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“Peace of mind isn’t at all superficial, really,” I expound.  “It’s the whole thing.  That which produces it is good maintenance; that which disturbs it is poor maintenance.  What we call workability of the machine is just an objectification of this peace of mind.  The ultimate test’s always your own serenity.  If you don’t have this when you start and maintain it while you’re working you’re likely to build your personal problems into the machine itself." (Pirsig, Zen and the Art of Motorcycle Maintenance, P164)

"That speech won't skow." (Abraham Lincoln's comment following his Gettysburg Address... before thousands of silent listeners broke into thunderous applause. It's believed that Lincoln had typhoid fever when he gave the address. Many newspapers carried negative reviews. Reporters who wrote these reviews were setting up and never heard the short speech...)

"A woman places and keeps her hand uncompulsed and unbidden on her companion's forearm. Few gestures are more intimate." (Don't remember where this came from. Generalize as you see fit.)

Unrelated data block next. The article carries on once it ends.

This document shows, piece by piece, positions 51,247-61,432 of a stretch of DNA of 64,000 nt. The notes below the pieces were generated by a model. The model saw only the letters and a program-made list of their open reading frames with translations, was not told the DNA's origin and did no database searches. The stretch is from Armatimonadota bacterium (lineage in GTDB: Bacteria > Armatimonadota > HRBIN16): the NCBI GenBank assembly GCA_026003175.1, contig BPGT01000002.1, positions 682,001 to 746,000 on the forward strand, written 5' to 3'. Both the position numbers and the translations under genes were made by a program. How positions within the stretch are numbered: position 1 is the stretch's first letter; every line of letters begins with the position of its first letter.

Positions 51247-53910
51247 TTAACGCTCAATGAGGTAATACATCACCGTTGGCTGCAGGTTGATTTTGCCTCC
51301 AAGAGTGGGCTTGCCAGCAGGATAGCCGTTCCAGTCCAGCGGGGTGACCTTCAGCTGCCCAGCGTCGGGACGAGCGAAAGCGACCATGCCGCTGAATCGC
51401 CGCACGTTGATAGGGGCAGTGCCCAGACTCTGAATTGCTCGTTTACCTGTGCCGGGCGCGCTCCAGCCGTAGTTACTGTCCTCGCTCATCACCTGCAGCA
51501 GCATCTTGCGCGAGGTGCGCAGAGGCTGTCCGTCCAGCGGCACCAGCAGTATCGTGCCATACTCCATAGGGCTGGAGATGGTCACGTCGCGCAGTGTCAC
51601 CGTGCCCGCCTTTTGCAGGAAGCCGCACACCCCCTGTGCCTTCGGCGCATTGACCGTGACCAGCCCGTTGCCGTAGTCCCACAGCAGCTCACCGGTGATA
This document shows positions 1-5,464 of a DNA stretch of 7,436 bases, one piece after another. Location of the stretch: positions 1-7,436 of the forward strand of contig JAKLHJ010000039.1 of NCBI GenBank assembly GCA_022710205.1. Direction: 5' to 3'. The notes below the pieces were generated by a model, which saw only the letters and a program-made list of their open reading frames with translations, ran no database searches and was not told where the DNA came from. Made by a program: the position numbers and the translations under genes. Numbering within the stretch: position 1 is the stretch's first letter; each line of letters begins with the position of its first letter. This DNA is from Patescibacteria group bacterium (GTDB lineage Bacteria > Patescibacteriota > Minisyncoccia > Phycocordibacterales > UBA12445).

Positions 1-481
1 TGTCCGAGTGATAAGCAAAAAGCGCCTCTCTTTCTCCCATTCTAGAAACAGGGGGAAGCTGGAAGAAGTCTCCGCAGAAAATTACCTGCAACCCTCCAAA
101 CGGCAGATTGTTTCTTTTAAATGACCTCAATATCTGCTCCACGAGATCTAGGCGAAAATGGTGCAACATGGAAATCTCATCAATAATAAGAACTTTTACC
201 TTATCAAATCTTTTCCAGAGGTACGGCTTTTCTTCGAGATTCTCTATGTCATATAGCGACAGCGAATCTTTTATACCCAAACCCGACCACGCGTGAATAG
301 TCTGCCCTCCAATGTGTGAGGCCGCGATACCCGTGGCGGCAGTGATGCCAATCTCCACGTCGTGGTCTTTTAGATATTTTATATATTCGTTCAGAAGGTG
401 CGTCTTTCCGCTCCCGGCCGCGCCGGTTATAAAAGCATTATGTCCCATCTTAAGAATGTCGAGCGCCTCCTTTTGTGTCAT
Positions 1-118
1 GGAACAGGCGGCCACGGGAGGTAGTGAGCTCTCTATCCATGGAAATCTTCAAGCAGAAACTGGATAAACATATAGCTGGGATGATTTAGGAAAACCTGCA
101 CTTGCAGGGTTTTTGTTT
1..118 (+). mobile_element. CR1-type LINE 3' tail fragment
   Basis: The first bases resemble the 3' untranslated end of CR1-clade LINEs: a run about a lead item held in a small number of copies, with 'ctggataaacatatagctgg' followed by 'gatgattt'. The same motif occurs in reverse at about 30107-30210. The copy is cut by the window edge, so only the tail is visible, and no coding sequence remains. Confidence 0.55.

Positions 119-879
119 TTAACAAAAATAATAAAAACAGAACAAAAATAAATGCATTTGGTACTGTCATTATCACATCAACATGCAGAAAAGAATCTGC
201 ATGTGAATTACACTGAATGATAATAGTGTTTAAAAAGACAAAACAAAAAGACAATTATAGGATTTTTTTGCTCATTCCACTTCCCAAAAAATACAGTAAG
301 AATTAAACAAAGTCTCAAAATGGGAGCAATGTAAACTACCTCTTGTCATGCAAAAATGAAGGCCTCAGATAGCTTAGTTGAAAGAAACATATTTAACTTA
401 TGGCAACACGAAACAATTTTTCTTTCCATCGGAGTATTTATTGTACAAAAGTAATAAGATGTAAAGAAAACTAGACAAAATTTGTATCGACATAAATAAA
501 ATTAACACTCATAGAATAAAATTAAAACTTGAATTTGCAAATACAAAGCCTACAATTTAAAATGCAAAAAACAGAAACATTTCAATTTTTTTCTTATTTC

"Those who would give up essential liberty to purchase a little temporary safety, deserve niether liberty or safety." (Benjamin Franklin, An Historical Review of the Constitution and Government of Pennsylvania, 1859)

"Thoughts become words. Words become deeds. Deeds become habits. Habits become our character." (Buddha, And so we become who we were not.)

"Or if you could tell me all that in a story, boss. Like Hussein Aga did. He was an old Turk, a neighbor of ours. Very old, very poor, no wife, no children, completely alone. His clothes were worn, but shining with cleanliness. He washed them himself, did his own cooking, scrubbed and polished the floor, and at night used to come in to see us. He used to sit in the yard with my grandmother and a few older women and knit socks.

Well, as I was saying, this Hussein Aga was a saintly man. One day he took me on his knee and placed his hand on my head as though he were giving me his blessing. 'Alexis,' he said, 'I'm going to tell you a secret. You're too small to understand now, but you'll understand when you are bigger. Listen, little one: niether the seven stories of heaven nor the seven stories of the earth are enough to contain God; but a man's heart can contain him. So be very careful, Alexis-and may my blessing go with you-never wound a man's heart!' " (Nikos Kazantzakis, Zorba the Greek, p278. We should be gentle so as not to wound each other... but who remembers these things or lives such a life?)